Houston Calling

Review: Grateful Dead, Rocking The Cradle: Egypt 1978

October 12th, 2008 · 1 Comment

Grateful Dead
Rocking The Cradle: Egypt 1978

For many, the Grateful Dead bring to mind a period of time best left in the past. Since Jerry Garcia’s passing in the mid-90s, the band’s legacy has mostly diminished from the public eye. The Deadhead, hippy culture that thrived in the 60s and 70s automatically turns a lot of people off of the Dead’s music–and I can understand why. However, the output of live material released over the past decade never ceases to renew my interest in their music. With the release of the long-revered 1978 shows played among the pyramids of Egypt outside Cairo, the Dead finally give the mass public the chance to hear the music from these legendary shows. However, sometimes the legend is better than the real thing.

Obviously, the setting of these concerts makes them unique. This 2-CD/1-DVD set catches the band in front of pyramids that adds to the mystical and spacey feel of favorites like “Jack Straw,” “New, New Minglewood Blues,” and “Fire On The Mountain.” This period of the Dead’s music isn’t their finest by any stretch and Egypt 1978 isn’t likely to attract any new converts. Vocalist Donna Godcheaux’s off-key warbling makes much of the two-night set nearly unlistenable, and excessive guitar solos–long the trademark of the Dead’s live sets–tend to quickly lose focus. Egyptian pyramids are an excellent setting for a concert; in this case, however, the setting is much more interesting than the concert itself.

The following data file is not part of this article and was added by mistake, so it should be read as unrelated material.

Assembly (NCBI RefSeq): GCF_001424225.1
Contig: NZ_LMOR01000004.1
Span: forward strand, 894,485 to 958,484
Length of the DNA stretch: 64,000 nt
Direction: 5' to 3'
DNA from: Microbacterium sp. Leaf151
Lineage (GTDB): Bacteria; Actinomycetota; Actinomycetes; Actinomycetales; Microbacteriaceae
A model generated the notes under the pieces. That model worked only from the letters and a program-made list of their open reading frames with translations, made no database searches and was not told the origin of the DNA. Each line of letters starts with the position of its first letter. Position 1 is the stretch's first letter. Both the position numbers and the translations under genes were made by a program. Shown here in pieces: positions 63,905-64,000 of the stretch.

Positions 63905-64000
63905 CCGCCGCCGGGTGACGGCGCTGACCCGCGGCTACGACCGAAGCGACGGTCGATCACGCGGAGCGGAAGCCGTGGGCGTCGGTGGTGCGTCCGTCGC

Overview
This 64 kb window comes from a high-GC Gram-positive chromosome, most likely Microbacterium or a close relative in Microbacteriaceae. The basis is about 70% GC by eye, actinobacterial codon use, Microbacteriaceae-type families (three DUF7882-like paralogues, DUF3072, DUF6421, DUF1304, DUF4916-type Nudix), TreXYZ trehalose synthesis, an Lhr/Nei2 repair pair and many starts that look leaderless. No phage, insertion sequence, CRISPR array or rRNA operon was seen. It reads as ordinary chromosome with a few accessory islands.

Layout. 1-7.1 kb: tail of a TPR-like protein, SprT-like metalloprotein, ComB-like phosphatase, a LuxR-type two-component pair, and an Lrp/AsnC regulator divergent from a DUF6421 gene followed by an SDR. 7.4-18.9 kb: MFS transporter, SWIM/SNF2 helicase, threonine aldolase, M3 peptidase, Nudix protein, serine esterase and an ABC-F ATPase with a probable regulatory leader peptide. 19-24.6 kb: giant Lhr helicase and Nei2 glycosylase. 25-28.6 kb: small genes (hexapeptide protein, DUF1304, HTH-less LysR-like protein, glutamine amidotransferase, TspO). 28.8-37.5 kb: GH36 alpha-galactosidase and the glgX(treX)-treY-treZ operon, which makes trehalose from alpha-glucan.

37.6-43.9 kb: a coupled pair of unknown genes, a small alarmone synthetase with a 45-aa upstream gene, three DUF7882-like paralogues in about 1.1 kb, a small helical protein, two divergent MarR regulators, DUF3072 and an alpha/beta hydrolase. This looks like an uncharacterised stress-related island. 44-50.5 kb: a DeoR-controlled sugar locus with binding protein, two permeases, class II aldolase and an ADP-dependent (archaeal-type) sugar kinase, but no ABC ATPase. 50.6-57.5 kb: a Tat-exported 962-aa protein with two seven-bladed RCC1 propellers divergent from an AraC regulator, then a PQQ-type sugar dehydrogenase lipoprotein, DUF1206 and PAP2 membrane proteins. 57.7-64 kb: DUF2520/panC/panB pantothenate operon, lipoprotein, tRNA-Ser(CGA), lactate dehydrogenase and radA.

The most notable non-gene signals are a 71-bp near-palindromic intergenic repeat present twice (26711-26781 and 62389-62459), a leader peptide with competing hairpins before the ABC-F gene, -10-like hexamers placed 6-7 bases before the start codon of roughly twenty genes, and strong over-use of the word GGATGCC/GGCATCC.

The set includes a booklet with a historial perspective of the shows and the live DVD also includes home videos of the band’s trip overseas.

Tags: Music · Reviews

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